Alastair Campbell, founder of Company Check, says Lord Sugar had little choice but to fire Dan Callaghan in the series opener of The Apprentice
So it’s begun. In the door with what seemed like a bit of a whimper came the next round of candidates chasing a business deal with Lord Sugar. The best of the candidate introductions must be “I’m the Swiss army knife of business” from Richard. Not a great idea to broadcast that you are an occasionally useful tool.
I’ll be straight with you at this point and admit that I’m a client of Climb Online, the company founded by last year's winner Mark Wright. Working with Mark shows that The Apprentice, in my experience, creates real businesses and hopefully inspires people to go out and build something by themselves. The series has plenty of detractors but it does help drive home the message that with a bit of courage you can take the leap from PAYE to CEO – even if it means being CEO, sales director, head of HR and buying the loo roll.
Lord Sugar started with what must be the candidates’ worst nightmare: Claude Littner replacing Nick Hewer, the sharp but amiable mentor from the last ten series. It will be interesting to see if Littner softens, at least in our perceptions, over the series.
Another first after ten years, Lord Sugar began by mixing the teams and this seems to be a great move, bypassing the pain of previous years where the single sex teams struggled to even choose a team name. Maybe a sign to some FTSE companies that mixed teams are better at getting on with things.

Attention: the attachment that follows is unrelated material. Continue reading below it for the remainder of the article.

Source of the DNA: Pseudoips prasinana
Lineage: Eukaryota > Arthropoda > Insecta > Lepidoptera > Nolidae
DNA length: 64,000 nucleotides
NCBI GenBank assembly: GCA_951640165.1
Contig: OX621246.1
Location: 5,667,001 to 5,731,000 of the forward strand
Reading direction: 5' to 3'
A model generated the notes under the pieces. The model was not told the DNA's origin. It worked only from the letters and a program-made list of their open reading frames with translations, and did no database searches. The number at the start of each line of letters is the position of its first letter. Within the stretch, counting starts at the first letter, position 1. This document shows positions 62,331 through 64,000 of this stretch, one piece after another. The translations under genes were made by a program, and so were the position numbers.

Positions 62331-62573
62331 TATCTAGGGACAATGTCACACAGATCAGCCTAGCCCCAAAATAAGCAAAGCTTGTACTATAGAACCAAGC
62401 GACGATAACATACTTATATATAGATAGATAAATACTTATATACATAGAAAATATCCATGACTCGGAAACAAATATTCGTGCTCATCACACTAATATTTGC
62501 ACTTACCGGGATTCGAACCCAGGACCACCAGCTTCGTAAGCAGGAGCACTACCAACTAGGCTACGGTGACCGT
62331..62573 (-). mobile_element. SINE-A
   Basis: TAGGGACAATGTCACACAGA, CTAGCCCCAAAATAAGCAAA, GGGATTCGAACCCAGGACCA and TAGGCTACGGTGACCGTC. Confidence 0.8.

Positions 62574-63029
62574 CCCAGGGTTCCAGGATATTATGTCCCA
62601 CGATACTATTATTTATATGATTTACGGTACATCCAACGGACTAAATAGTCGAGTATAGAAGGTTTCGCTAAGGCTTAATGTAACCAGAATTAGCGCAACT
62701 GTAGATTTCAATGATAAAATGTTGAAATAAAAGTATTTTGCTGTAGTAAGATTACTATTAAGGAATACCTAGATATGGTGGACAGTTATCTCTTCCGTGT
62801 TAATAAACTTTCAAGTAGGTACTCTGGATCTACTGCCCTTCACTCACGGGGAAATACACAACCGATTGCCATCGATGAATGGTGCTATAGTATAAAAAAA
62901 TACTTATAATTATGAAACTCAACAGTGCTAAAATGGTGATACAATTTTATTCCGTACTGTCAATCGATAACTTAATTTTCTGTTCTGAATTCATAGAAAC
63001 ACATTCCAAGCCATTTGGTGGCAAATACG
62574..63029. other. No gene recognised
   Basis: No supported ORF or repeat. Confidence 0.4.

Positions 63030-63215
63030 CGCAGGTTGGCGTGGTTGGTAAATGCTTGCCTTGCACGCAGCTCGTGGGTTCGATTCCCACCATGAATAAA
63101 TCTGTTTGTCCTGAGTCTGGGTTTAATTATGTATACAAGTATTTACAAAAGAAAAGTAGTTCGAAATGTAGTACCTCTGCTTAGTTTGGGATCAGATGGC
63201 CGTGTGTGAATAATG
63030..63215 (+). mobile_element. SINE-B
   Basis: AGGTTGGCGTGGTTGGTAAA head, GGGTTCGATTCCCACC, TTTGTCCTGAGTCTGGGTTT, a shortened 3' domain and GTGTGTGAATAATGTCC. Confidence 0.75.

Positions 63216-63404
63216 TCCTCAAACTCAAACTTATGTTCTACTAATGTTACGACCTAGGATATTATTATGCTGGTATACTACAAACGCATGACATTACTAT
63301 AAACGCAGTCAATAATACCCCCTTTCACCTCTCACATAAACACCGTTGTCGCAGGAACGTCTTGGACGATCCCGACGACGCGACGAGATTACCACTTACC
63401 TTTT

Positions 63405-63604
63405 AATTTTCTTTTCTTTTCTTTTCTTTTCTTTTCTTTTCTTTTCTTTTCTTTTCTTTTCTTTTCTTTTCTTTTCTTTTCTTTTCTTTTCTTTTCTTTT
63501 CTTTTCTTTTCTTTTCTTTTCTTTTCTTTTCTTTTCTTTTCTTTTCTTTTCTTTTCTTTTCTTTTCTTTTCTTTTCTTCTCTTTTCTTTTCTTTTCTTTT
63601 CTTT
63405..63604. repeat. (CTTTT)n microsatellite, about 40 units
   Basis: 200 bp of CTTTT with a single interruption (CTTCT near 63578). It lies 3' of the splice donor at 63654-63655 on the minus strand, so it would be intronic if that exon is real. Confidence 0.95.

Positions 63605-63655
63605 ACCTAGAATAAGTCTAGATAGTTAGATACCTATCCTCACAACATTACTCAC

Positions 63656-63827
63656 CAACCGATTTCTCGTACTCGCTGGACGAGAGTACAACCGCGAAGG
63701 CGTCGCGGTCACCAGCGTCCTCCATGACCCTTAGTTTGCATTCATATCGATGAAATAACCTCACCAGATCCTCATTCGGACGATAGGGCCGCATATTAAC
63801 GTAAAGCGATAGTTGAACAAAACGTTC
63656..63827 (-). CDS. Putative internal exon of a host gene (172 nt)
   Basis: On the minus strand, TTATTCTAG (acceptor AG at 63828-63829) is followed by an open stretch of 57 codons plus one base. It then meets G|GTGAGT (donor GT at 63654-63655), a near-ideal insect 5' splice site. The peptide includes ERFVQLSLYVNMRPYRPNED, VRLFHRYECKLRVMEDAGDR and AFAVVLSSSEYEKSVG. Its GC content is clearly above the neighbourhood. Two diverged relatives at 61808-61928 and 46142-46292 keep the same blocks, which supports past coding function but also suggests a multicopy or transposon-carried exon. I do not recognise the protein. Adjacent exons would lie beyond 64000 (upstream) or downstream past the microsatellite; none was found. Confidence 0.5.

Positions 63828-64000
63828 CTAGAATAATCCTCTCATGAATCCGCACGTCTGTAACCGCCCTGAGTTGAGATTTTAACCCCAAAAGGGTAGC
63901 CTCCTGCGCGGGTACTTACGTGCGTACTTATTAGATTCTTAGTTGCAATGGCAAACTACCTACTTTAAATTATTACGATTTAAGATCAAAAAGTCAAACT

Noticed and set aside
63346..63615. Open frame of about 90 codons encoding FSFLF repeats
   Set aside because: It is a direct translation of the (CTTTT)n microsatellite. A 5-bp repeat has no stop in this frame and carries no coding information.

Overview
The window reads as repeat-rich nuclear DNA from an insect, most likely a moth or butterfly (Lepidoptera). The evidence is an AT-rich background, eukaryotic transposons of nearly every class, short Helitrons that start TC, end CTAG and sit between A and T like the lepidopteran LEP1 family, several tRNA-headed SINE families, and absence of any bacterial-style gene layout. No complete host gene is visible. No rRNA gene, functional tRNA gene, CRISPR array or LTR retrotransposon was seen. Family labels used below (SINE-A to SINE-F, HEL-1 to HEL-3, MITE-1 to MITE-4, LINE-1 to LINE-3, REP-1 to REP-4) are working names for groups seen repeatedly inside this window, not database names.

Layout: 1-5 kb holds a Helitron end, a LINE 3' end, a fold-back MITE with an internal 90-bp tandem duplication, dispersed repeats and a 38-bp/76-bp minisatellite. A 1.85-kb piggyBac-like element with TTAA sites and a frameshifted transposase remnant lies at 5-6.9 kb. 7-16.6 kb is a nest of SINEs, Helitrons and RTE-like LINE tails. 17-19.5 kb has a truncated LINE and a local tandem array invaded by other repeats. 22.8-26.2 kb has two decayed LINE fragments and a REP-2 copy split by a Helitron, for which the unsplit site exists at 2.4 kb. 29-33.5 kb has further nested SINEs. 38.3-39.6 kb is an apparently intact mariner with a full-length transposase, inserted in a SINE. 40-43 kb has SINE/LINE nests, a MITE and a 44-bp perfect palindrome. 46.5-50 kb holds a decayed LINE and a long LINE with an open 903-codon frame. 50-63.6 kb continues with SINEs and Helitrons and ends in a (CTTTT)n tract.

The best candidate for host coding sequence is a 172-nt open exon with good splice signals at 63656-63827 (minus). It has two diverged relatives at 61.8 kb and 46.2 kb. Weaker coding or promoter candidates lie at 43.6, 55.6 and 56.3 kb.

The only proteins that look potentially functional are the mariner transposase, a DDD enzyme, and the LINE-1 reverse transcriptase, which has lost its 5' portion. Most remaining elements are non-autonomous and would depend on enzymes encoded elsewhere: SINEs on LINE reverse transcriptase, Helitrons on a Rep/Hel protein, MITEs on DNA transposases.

The task was to buy fish at Billingsgate to make lunchtime snacks to sell to office workers. It seems simple but it’s not a task I’d enjoy. First, haggling with people who must be some of the UK’s best negotiators, then having a mass cook in and, to finish, trying to persuade random strangers to buy lunch from a bunch of amateur cooks turned desperate street sellers.
This first task went along familiar lines: a poor decision to buy inferior products because they are cheaper, which always annoys Lord Sugar, and the other team taking the first deal they were offered. With ten previous years of this show to watch, it’s hard to understand why candidates don’t do their homework and avoid the obvious pitfalls.
For me, Connexus got off lightly with Lord Sugar with their salad pricing. While £9 may not be much to a man with a multi-million-pound private jet, I did think he would come down a lot harder on them for the price of this as street food.
Connexus ended up losing with a tiny profit of £1.87, compared to the £200.29 made by Versatile, and headed off to the Bridge Cafe for the usual blame game. As losing PM, April came across as prone to quick and ill thought-out decisions. However, bringing Brett back was genius; he was unable to think on his feet and was adamant he didn’t do anything wrong.
In the end though, it was Dan who was fired. He was weak during the task, self-admittedly awful at sales and didn't stand up for himself. With more emphasis on April’s terrible decisions he could’ve pushed her out but in the end he was weak and Lord Sugar did the right thing and sent him home.